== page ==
SOMETIME within the next month, President Bush will issue a proclamation, required by law, designating the third week of July as ``Captive Nations Week'' and ``inviting the people of the United States to observe such week with appropriate ceremonies and activities.'' The law requiring this was passed by Congress with a whoop and a holler in the summer of 1959. The captive nations in question are listed as Poland, Hungary, Lithuania, Ukraine, Czechoslovakia, Latvia, Estonia, White Ruthenia, Rumania (sic), mainland China (sic), Armenia, Azerbaijan, Georgia, North Korea, Albania, Idel-Ural, Tibet, Cossackia, Turkestan, North Vietnam, ``and others.''
It is doubtful that any member of Congress knew then, or knows now, where all of these places are; but that did not stop Congress from asserting that ``the imperialistic policies of Communist Russia have led, through direct and indirect aggression, to the subjugation of [their] national independence.''
Even the Johnson administration found this proclamation such an embarrassment that Secretary of State Dean Rusk made informal (and unsuccessful) approaches to Congress to get it repealed. How much more awkward it is now.
The captive nations resolution illustrates two difficulties of current American foreign policy, one substantive and one procedural. The substantive difficulty has to do with the detritus left by the cold war. There is a large body of legislation and regulations designed for an age that is past and which get in the way of dealing with the present age.
The captive nations resolution was adopted when our interest would have been served by a breakup of the Soviet empire. It continues in force at a time when such a breakup would not be in our interest.
This is not to say that our interest requires the preservation of the present borders of the Soviet Union into the indefinite future. It is only to say that at this particular time of turmoil, our interest is better served by stability than by instability. The day may well come when we would want to see some changes, particularly in the Baltic states. Even Moscow might come to see such changes as in its interests. But not in this summer of 1990.
There is other detritus. The Foreign Assistance Act still lists 18 ``communist countries'' that are ineligible for American foreign aid. Several of these have recently overthrown their communist governments, and Congress is rushing to send aid to at least two of them, Poland and Hungary.
The Export Administration Act is up for renewal this year. Among other things, it sets up the mechanism and provides the criteria for controlling the export of strategic and critical materials to communist countries. As the legislation for its extension wends its way through Congress, with the Commerce Department leading the administration's lobbying effort, you would never know that most of the law is now at best irrelevant and at worst contrary to American concerns.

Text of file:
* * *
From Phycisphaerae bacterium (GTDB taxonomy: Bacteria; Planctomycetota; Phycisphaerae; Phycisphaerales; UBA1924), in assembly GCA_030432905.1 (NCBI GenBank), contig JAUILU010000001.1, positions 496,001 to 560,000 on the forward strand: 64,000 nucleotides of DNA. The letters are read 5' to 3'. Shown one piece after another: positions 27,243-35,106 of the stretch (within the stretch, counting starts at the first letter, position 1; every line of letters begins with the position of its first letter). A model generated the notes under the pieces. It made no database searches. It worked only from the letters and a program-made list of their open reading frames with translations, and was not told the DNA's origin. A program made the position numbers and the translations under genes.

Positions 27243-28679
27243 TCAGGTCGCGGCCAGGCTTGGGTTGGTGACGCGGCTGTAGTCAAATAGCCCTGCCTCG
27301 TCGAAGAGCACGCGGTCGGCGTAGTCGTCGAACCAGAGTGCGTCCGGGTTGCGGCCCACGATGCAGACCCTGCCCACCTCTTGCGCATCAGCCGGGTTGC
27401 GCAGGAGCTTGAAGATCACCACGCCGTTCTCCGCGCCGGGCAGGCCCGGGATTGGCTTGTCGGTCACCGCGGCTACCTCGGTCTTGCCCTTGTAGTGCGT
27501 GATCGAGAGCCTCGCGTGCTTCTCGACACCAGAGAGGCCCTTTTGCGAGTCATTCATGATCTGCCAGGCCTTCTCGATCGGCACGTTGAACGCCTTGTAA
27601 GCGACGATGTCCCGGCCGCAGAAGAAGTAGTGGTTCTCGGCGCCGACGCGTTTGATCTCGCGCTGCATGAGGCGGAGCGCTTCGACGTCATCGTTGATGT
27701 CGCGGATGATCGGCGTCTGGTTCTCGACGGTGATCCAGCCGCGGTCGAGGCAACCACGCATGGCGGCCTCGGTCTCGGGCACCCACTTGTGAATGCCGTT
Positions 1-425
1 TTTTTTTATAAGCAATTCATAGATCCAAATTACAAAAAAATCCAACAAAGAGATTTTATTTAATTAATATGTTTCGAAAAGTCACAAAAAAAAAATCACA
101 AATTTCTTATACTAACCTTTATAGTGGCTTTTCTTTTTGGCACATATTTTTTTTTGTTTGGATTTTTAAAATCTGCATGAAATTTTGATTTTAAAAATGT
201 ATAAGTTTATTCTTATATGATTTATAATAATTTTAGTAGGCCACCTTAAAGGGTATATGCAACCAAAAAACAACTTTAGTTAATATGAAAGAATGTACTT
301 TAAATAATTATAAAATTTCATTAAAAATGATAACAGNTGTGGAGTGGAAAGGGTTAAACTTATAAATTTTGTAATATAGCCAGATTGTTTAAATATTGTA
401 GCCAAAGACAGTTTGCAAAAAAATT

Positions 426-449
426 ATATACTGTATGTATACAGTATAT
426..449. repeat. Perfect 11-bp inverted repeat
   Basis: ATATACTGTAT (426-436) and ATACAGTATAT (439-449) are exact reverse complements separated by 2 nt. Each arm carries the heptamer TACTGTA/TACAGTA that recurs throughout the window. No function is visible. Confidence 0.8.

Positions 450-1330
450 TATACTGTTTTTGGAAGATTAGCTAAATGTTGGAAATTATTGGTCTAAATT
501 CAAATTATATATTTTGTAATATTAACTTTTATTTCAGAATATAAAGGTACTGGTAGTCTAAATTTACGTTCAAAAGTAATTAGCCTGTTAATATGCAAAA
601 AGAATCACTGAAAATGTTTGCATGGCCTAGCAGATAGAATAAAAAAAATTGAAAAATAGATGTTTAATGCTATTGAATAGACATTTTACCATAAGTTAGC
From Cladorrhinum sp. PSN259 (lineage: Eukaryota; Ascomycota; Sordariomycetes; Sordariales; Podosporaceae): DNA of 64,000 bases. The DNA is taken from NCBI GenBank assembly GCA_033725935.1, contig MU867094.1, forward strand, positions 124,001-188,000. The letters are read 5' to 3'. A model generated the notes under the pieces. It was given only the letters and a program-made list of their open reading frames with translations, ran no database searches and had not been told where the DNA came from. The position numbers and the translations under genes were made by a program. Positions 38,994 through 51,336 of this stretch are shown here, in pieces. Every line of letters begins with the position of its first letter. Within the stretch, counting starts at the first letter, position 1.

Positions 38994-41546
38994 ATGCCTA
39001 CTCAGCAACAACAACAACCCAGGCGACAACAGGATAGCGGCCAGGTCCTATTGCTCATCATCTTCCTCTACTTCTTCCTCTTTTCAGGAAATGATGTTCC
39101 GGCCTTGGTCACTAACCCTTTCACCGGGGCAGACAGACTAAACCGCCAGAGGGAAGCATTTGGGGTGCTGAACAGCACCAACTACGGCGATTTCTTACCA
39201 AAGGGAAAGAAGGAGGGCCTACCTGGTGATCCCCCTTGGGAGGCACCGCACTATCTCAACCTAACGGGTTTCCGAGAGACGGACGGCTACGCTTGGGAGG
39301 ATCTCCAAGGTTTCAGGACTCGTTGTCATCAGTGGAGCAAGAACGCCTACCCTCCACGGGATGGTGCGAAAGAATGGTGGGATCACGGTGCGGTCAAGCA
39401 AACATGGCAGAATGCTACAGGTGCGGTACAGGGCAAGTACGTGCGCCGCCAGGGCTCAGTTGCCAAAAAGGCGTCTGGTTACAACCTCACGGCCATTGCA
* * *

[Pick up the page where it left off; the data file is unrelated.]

Other examples could be cited. One Washington lawyer has estimated that there are 600 pages of laws and regulations that were written to deal with the cold war and that now urgently need to be reviewed and, in many cases, repealed. Some of these are simply untidy; others could be serious impediments to improved superpower relations.
The procedural difficulty illustrated by the captive nations resolution is the increasing propensity of Congress to pander to ideological and ethnic special interests. The trouble is that as you placate one group, you offend another. Congress generally does not have to live with the offended group, but American diplomats do and American interests are involved.
In the face of a surprising filibuster over such an issue, earlier this year the Senate finally laid aside a resolution, offensive to the Turks, deploring the genocide of the Armenians in 1915.
Congress showed no such restraint in resolving that the capital of Israel should be Jerusalem, a position contrary to well-settled American policy, as well as the stand of the United Nations, for more than 20 years. This made Israelis and American Jews feel good, but it inflamed the Arabs and even the Iranians. (It would be hard to argue against irritating the Iranians except that they may hold the keys to the release of American hostages in Lebanon.)
With appropriate Soviet-bashing rhetoric, Congress proclaimed June 14, 1988, to be Baltic Freedom Day. Congress has also unburdened itself on religious freedom in the Ukraine, emigration of Jews from the Soviet Union, and the independence of such disparate countries as Finland, Cambodia, and Greece.
Some of these pronouncements are harmless; some are not. None deals with a problem that can be solved by legislation.
On a trip to the Middle East earlier this year, Senate minority leader Robert Dole was so taken aback by Arab reaction to the resolution acknowledging Jerusalem as the capital of Israel that he returned to Washington saying the resolution had been a mistake. Senator Dole is in a better position than most members of Congress to keep such a mistake from being repeated. If he does, his trip to the Middle East will provide the best argument in years for encouraging more congressional travel, despite the bad image of junkets.